Disclaimer: All characters/incidents appearing here are fictitious. Any resemblance to real persons, modern or prehistoric, conservative or liberal, is purely coincidental.
Attention: Dear everyone who raised hue and cry about the BCB T20 Celebration Concert. Guess what? I sympathise with you. Yes, I do. Please let me elaborate.
I share your pain because I went to a sold-out concert in Melbourne recently that was advertised and ticketed as a Madonna concert. I eagerly purchased the overpriced tickets and waited in line for hours to get the best seat in the house. But I was totally heartbroken to see Maddy performing in the stage for such a long time instead of my favourite Melbourne local bands and troupes – what an utter disappointment.
To tell you the truth, I quite enjoyed the concert. Haven’t you seen me play Maddy’s “Ray of Light” in my car? Haven’t you joined me in the dance floor to the remixed tunes of “Frozen” in my last wedding? The fact is Madonna is part of my life but I don’t want to accept it.
My heart was really torn. What a lost opportunity to promote our local acts – it isn’t really their fault that, for most of them, their last major hit was before I was born, is it? And no, I am not a teenager.
It is true that there were some local bands on stage, but how can they be overshadowed by an international celebrity like Madonna? Absolutely unbelievable. And the local bands were also singing foreign songs, even more despicable! I could not believe how everyone could be “sold out” so badly. They have been “Westernised.” This is nothing but an invasion attempt, I knew it all along. Cultural “aggression” at its worst.
How can this be? We don’t live in a globalised world, do we? Of course not. We still use the telegram. In fact, I am hoping this telegram to all my friends in Bangladesh to express my angst about the concert, will reach you before the next World Cup. I am sure my great grandfather will also echo our concerns.
After the concert, I had the “Aussie Frutika” mango juice on the way back (yes, they have a similar juice with “real mangoes” in Melbourne too). One of the problems of drinking this unadultered “pure” juice is that it brings out all the uncensored “pure” thoughts from my heart. Creative juice indeed (yes, pun intended).
Indeed, the juice made me think deeper. Maybe it was not about the concert. Maybe it was not about the artistes. I have to be honest – there are some of us who subconsciously try to find some fault or other with the liberals in government. Why? In retrospect, we conservatives (I know it’s not “cool” to admit this in public) just can’t stand them.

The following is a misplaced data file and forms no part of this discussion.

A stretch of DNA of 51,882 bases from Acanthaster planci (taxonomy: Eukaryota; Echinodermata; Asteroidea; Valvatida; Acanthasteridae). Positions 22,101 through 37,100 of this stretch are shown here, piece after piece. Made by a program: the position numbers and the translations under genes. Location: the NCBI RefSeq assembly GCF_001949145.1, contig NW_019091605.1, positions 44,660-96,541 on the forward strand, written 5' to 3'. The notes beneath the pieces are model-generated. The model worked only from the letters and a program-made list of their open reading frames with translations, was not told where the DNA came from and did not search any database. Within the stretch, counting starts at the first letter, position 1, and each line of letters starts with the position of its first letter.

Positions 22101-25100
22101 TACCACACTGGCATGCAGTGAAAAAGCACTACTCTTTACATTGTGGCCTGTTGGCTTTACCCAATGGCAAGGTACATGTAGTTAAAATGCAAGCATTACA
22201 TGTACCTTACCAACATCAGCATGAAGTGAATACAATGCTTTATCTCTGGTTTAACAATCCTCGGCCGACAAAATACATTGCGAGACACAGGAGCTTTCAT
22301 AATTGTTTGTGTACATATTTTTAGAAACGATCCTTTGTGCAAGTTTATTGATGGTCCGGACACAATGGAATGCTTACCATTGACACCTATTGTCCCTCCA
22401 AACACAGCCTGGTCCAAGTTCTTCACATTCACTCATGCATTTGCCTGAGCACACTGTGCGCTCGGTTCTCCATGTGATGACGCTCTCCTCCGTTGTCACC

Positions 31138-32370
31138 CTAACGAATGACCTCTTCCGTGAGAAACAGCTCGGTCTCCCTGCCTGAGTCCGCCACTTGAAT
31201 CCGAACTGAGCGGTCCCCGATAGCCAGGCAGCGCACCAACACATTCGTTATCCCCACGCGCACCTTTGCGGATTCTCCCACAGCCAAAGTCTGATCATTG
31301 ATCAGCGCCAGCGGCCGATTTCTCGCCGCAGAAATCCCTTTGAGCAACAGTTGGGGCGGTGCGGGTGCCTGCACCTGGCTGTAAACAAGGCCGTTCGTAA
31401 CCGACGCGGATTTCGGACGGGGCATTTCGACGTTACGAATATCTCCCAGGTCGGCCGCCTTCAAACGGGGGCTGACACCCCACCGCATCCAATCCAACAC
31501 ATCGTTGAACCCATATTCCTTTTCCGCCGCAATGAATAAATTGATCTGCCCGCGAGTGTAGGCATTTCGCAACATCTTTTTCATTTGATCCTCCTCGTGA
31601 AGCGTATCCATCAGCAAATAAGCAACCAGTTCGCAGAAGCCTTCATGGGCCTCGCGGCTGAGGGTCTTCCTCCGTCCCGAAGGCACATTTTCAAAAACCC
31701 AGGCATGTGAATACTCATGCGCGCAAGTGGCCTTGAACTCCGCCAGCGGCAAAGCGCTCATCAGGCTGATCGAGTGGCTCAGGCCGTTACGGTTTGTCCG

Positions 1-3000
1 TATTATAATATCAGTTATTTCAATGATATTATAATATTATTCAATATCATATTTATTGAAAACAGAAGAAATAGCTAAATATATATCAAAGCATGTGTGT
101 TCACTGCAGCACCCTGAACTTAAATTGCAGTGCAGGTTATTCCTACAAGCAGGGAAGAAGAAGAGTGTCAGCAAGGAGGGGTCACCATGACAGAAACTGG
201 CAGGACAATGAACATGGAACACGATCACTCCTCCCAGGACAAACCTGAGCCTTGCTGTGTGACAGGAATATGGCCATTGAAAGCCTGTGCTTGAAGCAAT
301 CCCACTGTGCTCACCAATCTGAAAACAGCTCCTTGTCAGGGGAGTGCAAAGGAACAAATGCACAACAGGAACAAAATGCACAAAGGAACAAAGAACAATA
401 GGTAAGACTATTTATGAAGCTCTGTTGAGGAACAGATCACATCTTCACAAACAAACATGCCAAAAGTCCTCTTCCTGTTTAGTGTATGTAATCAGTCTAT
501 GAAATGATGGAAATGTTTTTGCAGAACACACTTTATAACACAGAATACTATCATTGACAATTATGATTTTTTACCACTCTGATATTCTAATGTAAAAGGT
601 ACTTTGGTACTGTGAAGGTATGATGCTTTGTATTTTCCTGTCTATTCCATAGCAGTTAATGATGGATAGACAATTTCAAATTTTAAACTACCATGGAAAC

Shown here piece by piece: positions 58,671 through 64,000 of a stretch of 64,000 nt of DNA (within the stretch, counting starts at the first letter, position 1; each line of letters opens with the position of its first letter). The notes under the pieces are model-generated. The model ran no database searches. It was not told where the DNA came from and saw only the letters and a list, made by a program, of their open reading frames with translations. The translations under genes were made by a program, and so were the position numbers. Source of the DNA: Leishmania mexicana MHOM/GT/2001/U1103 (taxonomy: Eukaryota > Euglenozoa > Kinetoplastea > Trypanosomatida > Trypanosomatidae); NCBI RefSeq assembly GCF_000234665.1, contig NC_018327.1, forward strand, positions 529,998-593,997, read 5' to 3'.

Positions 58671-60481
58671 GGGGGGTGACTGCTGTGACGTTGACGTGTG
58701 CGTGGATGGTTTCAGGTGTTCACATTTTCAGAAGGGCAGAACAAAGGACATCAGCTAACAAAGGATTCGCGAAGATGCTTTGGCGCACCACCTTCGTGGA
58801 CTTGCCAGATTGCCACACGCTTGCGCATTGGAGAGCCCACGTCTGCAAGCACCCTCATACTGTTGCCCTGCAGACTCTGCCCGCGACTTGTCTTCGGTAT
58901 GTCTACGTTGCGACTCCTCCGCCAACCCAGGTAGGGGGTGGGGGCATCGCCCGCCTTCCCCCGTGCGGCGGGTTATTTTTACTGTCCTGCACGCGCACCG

I continued. I was right, it really is not about the concert at all. I love Maddy from the bottom of my heart. Maybe this is all about politics. Given the conservatives have failed against the liberals, maybe this mantra of being “sold out” will help change the situation? Maybe many people will finally come out to the streets?
I don’t understand what is wrong with “common people.” Why do they only care about economic and social development? What is the big deal about uninterrupted electricity? And success in counterterrorism is not a big deal, it was a figment of imaginations.
As I drank more pure mango juice, my increasingly pure mind was showing signs of confusion. I hate liberals because they are the cause of all our problems, trust me. It is not only cultural invasion. My horse-drawn cart broke down on the way to the concert. It was the fault of the evil “invaders.” If that’s not enough, can you believe my washroom broke down too? I really don’t know how they did it, but I am sure it is their fault too. I really didn’t like the concert, or am I trying to make myself believe that to justify my political vies?
I can’t take this anymore. I must go to bed. I have to wake up early tomorrow morning to work on my thesis. The typewriter is giving me a lot of trouble, I need to get the ink ribbon changed. Hope to see all of you in Dhaka later this year. I will take a boat from the Yarra to Buriganga in August, so I should reach home by the end of the year.
In the meantime, please avoid this mango juice – it is best to avoid the truth. After all, ignorance is often bliss. Lastly, my heart goes out to you for your pain that you can see I so passionately share.
Nineteenth Century (closet) Conservative.